Running group helps first-timers and people getting back into exercise by training on new terrain
Trail running is a type of running that continues to grow in popularity. Here's one local group that's training newbies and people getting back into exercise to meet their fitness goals.
Forget the concrete and blacktop races you typically think of. Trail running is especially good for people who are worried about the impact on their joints or body.
"Anyone that's worried about impact on their joints or body tends to have a little bit easier of a time on trails," said Amie Dworecki, a running coach for Running With Life, LLC. "These are people that haven't been running in a long time, are new to running or wanted to try something different. A lot of people have trouble running on concrete, so they want to see if running on trails can help, and fortunately they can."
Coach Amie is training a group that meets twice a week at St. Patrick's County Park to prepare for the Running Wild 5K on Saturday, Aug. 19.
It's a race through the woods at the park.
"It's been great for me, I feel much better and I'm enjoying it," said participant Dan Draper. He's had several heart issues but knew he needed to get back into running. "I don't want to be a burden to my wife as I get older because of poor health, and if something should happen to her I want to be able to help her. I felt I needed to do what it took to improve my health."
People like Lori Richner have never run before.
"It's been encouraging because I wasn't certain I could ever do this, so it's definitely opened that up for me, and it's also helped me to meet some personal goals I had for myself and to continue on," Richner said.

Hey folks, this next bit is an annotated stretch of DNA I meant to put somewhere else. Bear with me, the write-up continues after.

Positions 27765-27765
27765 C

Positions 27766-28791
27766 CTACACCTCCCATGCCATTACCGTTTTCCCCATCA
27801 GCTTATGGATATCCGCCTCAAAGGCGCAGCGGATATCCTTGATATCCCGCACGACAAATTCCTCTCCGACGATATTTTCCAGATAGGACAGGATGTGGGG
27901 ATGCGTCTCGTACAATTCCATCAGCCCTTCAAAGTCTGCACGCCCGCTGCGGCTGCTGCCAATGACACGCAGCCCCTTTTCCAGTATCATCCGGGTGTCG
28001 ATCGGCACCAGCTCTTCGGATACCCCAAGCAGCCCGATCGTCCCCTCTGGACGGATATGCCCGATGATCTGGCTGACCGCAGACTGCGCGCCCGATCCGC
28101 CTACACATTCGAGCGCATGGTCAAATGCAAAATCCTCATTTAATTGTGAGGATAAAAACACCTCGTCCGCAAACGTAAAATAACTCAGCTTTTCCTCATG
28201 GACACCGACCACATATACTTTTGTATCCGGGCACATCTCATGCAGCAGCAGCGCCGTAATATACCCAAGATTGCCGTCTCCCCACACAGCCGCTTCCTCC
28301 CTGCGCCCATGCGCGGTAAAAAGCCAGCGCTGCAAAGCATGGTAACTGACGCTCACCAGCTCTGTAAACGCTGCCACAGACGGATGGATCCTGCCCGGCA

Her main source of exercising previously was walking. She said running always interested her but seemed to be intimidating.
Running on the trails is about more than getting in shape.
"It's beautiful, it's kind of a break from seeing all of the concrete," said Coach Amie. "You go out and you're in nature so you're getting your exercise in and you're rejuvenated."
"I really like running on the trails, the shade really helps especially when it's sunny out," said participant Lizzie Pangallo.
"To see the flowers, the trees, listen to the birds, it's just more energizing, literally energizing for me, and I hope that's the experience that people who are new to trail running will take away," said Evie Kirkwood, the director of St. Joseph County Parks. "This encourages people to get out to see the trails and maybe utilize the trails and not just participating in a running class or Running Wild."
The trail for the race is marked with yellow tape so the participants know where to go to prepare for race day, giving the group an advantage.
"It gets them to the point where they're just about ready to run the race and so they're really excited to see what happens, but we do actually have the privilege of running on the actual course so they get to see what it's like," said Coach Amie.
With race day right around the corner, everyone's just about ready.
"I'm excited and nervous," said Richner. "I've never been in a race, so this will be my first."
"I'm not nervous, I'm a little bit excited," said Draper. "The coaching from Coach Amie has just been great. She's really helped us all to improve."
"I really feel like trail running is an activity that can be open to anyone if they just give it a chance," said Coach Amie.
This is the first time the park has ever had a preparation class, and the participants love it. They said having the group holds them accountable to continue to practice and get better.
Most of them just want to complete the 5K and worry about time for the next race. The group hopes to continue to meet up after the race to keep training toward future fitness goals.
Running Wild is a 5K run and also has a 3K Wacky Scavenger Hunt Walk. For more information please follow this link: